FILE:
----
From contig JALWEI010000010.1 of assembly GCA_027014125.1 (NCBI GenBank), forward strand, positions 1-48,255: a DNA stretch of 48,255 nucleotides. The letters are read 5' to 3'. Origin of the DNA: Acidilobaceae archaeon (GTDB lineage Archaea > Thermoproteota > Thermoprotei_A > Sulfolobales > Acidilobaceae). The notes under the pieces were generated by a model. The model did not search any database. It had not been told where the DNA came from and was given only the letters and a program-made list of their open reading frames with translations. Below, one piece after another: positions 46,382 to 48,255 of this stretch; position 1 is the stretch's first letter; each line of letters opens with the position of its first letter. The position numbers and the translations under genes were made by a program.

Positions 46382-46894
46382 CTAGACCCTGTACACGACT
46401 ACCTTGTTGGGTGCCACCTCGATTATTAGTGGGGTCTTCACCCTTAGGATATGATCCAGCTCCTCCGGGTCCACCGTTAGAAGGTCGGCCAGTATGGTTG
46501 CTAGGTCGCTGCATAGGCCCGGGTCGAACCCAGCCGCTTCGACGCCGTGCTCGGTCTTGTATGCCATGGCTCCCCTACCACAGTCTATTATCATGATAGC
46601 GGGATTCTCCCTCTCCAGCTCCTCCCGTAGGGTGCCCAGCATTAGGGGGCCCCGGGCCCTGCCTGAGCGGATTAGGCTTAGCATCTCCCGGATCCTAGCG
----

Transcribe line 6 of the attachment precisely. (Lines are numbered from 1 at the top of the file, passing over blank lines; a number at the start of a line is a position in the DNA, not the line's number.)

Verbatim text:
46601 GGGATTCTCCCTCTCCAGCTCCTCCCGTAGGGTGCCCAGCATTAGGGGGCCCCGGGCCCTGCCTGAGCGGATTAGGCTTAGCATCTCCCGGATCCTAGCG